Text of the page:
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Year : 2022  |  Volume : 16  |  Issue : 2  |  Page : 220-224

Human leukocyte antigen-A, B, and DRB1 diversity in renal transplant patients and donors: A single-center retrospective observational study

Department of Molecular Genetics, Chimera Transplant Research Foundation, New Delhi, India

Correspondence Address:
Dr. Vikash Chandra Mishra
Department of Molecular Genetics, Chimera Transplant Research Foundation, South Extension Part-II, New Delhi
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Source of Support: None, Conflict of Interest: None

DOI: 10.4103/ijot.ijot_102_20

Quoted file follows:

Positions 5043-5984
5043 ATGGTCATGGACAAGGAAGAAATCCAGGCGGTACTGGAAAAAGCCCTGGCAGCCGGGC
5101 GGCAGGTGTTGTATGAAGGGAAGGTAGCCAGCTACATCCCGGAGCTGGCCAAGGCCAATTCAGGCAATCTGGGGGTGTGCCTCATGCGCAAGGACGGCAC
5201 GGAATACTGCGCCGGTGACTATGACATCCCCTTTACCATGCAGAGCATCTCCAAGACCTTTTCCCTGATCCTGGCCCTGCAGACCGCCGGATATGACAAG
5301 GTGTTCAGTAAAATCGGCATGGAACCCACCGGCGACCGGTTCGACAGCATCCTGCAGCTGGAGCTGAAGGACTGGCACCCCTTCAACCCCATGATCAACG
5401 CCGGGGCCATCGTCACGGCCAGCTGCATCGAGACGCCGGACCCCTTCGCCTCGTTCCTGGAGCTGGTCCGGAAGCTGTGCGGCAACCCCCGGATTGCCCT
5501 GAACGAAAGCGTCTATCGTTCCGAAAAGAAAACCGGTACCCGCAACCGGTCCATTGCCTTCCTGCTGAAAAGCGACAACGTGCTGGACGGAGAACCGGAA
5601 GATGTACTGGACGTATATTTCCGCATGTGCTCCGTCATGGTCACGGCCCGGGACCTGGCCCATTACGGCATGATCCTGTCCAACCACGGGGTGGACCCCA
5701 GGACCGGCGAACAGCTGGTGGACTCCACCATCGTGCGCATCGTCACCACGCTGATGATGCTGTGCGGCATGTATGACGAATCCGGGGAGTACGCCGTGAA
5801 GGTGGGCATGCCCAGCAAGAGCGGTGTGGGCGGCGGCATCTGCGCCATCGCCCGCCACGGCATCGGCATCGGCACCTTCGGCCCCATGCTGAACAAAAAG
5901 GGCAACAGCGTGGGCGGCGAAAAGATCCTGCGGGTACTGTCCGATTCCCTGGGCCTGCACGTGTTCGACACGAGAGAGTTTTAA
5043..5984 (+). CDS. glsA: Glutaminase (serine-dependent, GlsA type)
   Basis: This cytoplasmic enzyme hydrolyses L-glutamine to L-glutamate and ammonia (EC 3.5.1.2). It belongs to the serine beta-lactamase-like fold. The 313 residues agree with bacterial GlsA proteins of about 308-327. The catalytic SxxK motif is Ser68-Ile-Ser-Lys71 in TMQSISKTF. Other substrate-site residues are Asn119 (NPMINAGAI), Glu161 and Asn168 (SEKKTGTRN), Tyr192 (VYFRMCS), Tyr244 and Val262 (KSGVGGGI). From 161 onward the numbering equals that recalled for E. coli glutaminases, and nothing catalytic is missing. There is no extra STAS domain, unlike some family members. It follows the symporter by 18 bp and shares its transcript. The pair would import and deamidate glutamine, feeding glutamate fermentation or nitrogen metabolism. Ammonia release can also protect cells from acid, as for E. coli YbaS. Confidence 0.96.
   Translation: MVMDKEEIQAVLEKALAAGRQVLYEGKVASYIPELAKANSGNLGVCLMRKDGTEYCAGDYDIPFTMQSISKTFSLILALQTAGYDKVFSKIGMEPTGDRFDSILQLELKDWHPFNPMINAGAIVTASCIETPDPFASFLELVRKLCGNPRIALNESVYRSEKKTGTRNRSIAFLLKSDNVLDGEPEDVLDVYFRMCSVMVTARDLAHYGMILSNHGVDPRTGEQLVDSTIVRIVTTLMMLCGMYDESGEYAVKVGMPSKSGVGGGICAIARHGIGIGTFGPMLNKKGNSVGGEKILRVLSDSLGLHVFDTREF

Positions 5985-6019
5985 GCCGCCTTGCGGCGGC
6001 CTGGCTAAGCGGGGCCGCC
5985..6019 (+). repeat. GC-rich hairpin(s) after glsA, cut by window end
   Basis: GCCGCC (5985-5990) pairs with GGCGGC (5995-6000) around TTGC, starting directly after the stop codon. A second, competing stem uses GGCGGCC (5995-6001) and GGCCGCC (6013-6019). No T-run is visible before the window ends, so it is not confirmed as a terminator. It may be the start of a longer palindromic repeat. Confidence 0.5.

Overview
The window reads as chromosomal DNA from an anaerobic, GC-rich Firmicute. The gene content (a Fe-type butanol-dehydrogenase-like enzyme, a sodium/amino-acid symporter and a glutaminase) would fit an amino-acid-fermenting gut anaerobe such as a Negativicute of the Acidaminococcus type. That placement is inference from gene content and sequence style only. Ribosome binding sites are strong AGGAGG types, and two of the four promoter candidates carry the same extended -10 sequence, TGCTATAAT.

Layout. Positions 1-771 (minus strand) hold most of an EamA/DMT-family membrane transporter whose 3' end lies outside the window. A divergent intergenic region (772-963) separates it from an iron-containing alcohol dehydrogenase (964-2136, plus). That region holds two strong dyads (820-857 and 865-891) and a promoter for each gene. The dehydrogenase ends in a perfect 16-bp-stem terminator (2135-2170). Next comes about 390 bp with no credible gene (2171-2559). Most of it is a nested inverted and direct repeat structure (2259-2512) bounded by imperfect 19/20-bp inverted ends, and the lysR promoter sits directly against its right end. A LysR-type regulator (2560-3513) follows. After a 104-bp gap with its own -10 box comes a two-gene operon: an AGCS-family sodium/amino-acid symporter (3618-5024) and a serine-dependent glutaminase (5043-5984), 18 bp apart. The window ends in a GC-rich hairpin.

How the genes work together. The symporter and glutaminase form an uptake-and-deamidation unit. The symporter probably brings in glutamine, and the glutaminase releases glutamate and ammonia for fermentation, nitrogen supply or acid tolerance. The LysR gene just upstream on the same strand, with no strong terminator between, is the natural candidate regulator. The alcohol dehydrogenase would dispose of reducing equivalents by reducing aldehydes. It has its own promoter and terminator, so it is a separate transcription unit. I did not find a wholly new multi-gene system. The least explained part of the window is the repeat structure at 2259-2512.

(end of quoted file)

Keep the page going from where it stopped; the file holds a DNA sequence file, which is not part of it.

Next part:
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Background: The understanding of transplant acceptance or rejection derives directly from knowing human leukocyte antigen (HLA) involved in the immune response. The HLA of the major histocompatibility complex contains a numerous family of genes located on the short arm of the chromosome number 6 and divided majorly into two classes, Class I (HLA-A, B, and C) and Class II (HLA-DR, DQ, and DP). The detection and detailed information of these histocompatibility genes are essential for the better outcome of organ transplants. Aims and Objectives: The aim of the present study is to analyze the frequencies of HLA-A, B, and DRB1 in chronic kidney disease (CKD) patients and their prospective donors as well as to see the prevalence of heterogenicity. Materials and Methods: A total of 264 patients diagnosed with CKD and 333 potential donors were studied retrospectively in the present study. All these cases were analyzed for HLA-A, B, and DRB1 loci typing by PCR-SSOP method based on the Luminex platform. Results: We identified 15 different alleles of HLA-A, 29 of HLA-B, and 13 of HLA-DRB1 amongst studied samples. Out of these identified HLA alleles, HLA-A*02, HLA-B*35, and HLA-DRB1*15 were more frequent as compared to others. The results showed significant heterogenicity in the identified HLA-A, B, and DRB1alleles. Conclusion: The result highlights the diversity of HLA-A, B, and DRB1 alleles and is valuable as a reference for organ transplantations. Further, these findings can also guide in better donor selection and hence improved transplant outcome. In addition, this information could be a starting point for the development of an indigenous transplant assay kit.

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